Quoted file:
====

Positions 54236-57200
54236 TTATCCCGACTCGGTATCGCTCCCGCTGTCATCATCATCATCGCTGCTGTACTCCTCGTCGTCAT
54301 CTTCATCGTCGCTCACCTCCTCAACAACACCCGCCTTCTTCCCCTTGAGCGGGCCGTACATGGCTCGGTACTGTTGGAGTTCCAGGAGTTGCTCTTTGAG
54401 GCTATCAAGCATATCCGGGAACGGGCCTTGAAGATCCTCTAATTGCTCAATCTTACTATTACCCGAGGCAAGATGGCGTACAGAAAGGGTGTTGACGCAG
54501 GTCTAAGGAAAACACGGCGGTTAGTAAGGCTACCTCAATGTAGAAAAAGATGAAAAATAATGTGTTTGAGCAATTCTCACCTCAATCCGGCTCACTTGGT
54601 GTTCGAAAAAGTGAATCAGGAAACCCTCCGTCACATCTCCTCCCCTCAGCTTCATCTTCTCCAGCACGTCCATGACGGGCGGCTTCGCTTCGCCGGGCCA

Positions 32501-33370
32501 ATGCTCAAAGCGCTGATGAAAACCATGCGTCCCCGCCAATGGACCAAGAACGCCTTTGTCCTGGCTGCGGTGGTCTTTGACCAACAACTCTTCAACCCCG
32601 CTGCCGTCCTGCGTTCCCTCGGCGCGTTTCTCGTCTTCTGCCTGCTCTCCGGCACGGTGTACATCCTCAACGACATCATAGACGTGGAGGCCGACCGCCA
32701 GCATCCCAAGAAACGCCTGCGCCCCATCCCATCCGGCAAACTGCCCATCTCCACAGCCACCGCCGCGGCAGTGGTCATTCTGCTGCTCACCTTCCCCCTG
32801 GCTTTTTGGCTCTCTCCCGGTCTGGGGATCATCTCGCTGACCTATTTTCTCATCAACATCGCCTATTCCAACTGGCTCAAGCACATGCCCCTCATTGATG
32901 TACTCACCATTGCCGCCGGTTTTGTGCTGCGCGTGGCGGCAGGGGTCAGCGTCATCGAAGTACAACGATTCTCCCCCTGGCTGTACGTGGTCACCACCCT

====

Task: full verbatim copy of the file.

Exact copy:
Positions 54236-57200
54236 TTATCCCGACTCGGTATCGCTCCCGCTGTCATCATCATCATCGCTGCTGTACTCCTCGTCGTCAT
54301 CTTCATCGTCGCTCACCTCCTCAACAACACCCGCCTTCTTCCCCTTGAGCGGGCCGTACATGGCTCGGTACTGTTGGAGTTCCAGGAGTTGCTCTTTGAG
54401 GCTATCAAGCATATCCGGGAACGGGCCTTGAAGATCCTCTAATTGCTCAATCTTACTATTACCCGAGGCAAGATGGCGTACAGAAAGGGTGTTGACGCAG
54501 GTCTAAGGAAAACACGGCGGTTAGTAAGGCTACCTCAATGTAGAAAAAGATGAAAAATAATGTGTTTGAGCAATTCTCACCTCAATCCGGCTCACTTGGT
54601 GTTCGAAAAAGTGAATCAGGAAACCCTCCGTCACATCTCCTCCCCTCAGCTTCATCTTCTCCAGCACGTCCATGACGGGCGGCTTCGCTTCGCCGGGCCA

Positions 32501-33370
32501 ATGCTCAAAGCGCTGATGAAAACCATGCGTCCCCGCCAATGGACCAAGAACGCCTTTGTCCTGGCTGCGGTGGTCTTTGACCAACAACTCTTCAACCCCG
32601 CTGCCGTCCTGCGTTCCCTCGGCGCGTTTCTCGTCTTCTGCCTGCTCTCCGGCACGGTGTACATCCTCAACGACATCATAGACGTGGAGGCCGACCGCCA
32701 GCATCCCAAGAAACGCCTGCGCCCCATCCCATCCGGCAAACTGCCCATCTCCACAGCCACCGCCGCGGCAGTGGTCATTCTGCTGCTCACCTTCCCCCTG
32801 GCTTTTTGGCTCTCTCCCGGTCTGGGGATCATCTCGCTGACCTATTTTCTCATCAACATCGCCTATTCCAACTGGCTCAAGCACATGCCCCTCATTGATG
32901 TACTCACCATTGCCGCCGGTTTTGTGCTGCGCGTGGCGGCAGGGGTCAGCGTCATCGAAGTACAACGATTCTCCCCCTGGCTGTACGTGGTCACCACCCT